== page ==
Even her very first mention, which is in the Odyssey, is such an unforgettable one. When Odysseus meets Agamemnon in the Underworld, they speak of their wives, Penelope and Clytemnestra, and Agamemnon says, "Happy Odysseus, what a fine, faithful wife you won! The immortal gods will lift a glorious song in praise of self-possessed Penelope./ A far cry from the daughter of Tyndareus, Clytemnestra/ the song men sing of her will ring with loathing./ She brands with a foul name the breed of womankind."

Cast as a murderess and the archetypally "bad wife" for centuries, Clytemnestra is actually an incredibly modern character: a powerful woman who refuses to know her place. Once you know her story, her entire story, you can't help falling in love with her.

Did writing this novel involve research on top of your academic background?

There are two kinds of research I like to do. There is the more practical, specific kind, which I do in parallel with writing a scene--Which towels did they use? Was soap a thing? Which frescoes were common in Mycenae? What did a typical meal look like in Sparta?--and then there is the "cultural" research, which you must do before writing a novel, and which, in my opinion, is essential for writing historical/mythical fiction. It was very important for me to truly live inside my characters' heads, experience the world through their eyes. So, for instance, a more broad, "cultural" research question would involve things such as: How was guilt perceived in Mycenaean Greece? Did the Greeks fear death? How were women treated in Sparta? Did forgiveness exist for these people? Those are things that must be woven seamlessly into the narrative, but they also must be clear to a contemporary reader. That balance, between re-creating the way in which ancient people thought, and making it accessible to contemporary readers, is the most important thing for me.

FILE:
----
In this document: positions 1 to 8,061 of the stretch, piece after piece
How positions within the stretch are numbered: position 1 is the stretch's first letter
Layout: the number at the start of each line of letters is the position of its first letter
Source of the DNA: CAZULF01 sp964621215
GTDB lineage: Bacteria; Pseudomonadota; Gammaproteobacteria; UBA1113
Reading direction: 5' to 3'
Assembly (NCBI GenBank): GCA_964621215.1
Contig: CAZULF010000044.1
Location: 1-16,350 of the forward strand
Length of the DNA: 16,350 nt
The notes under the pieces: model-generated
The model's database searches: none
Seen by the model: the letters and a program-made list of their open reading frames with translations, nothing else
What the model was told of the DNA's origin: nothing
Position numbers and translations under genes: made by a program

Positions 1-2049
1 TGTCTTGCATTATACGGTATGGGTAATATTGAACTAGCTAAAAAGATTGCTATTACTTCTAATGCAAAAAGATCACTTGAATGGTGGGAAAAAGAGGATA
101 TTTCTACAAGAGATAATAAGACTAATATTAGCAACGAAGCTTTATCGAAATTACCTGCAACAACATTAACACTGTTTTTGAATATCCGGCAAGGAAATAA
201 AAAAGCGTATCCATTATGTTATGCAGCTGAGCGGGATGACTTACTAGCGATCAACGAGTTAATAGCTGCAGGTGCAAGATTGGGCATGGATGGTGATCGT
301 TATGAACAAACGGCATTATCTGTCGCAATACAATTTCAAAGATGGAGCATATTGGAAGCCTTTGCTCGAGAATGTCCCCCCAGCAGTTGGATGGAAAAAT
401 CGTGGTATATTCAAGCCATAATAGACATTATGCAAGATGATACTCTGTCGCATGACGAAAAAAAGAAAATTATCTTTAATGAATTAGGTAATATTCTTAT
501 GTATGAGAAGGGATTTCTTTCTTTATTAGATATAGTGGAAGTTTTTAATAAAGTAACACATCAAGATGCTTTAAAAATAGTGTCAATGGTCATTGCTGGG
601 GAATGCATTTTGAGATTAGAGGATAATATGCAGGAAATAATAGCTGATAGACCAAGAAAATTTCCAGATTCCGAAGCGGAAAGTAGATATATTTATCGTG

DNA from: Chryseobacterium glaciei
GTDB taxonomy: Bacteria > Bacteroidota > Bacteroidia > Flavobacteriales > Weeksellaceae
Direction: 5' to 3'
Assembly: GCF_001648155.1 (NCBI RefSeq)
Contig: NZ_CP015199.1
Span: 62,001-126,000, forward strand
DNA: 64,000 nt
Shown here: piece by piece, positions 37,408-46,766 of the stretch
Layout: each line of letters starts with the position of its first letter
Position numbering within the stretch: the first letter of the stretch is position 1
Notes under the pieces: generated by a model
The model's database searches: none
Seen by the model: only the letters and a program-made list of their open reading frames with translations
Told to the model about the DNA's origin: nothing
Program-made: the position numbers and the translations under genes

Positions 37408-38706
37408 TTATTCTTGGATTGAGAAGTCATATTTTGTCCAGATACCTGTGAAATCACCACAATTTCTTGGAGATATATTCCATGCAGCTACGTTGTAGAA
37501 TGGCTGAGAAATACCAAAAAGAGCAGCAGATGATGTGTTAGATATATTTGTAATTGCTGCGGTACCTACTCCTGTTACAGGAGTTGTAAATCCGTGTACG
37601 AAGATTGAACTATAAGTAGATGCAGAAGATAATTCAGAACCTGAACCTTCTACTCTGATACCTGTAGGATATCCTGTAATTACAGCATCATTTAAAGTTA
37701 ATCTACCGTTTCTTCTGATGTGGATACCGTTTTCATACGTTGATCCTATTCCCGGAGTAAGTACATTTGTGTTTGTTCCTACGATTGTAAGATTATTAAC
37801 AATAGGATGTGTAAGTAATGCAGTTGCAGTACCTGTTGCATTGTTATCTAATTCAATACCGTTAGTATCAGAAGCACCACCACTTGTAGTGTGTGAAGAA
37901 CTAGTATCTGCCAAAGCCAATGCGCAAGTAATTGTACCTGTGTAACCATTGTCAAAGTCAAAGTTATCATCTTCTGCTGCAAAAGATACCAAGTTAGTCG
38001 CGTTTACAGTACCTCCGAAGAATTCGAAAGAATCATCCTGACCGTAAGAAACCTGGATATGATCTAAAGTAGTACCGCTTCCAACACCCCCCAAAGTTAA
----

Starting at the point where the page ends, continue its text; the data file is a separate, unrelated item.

It feels like modern retellings of the Greek myths are a genre of their own. Do you have any favorites?

There are so many! The first retellings I fell in love with are The Song of Achilles and The Children of Jocasta. Both take extremely famous characters from the myth--Achilles and Oedipus--and tell their story from the perspectives of lesser-known figures: the shy Patroclus in Miller's novel and Oedipus' wife and daughter in Haynes's book. What I love the most about Miller's and Haynes's writing is the way in which they re-create the mindset of Ancient Greece: concealing impeccable research behind smooth and lyrical prose.

Other favorites of mine include Ariadne, The Silence of the Girls and Circe.

Which characters are yours?

Some of the characters are my own creations: Clytemnestra's guard in Mycenae, Leon, and her faithful servant, Aileen. The elders obviously feature in Aeschylus's Agamemnon but as a chorus, while I gave them names and more specific motives. Then a character that is mine entirely is Cynisca. To write her, I drew on a woman who truly existed (though many years later, and with no connections to Clytemnestra's story): the Spartan woman famous for being the first to win at the Olympic games in 392 BC.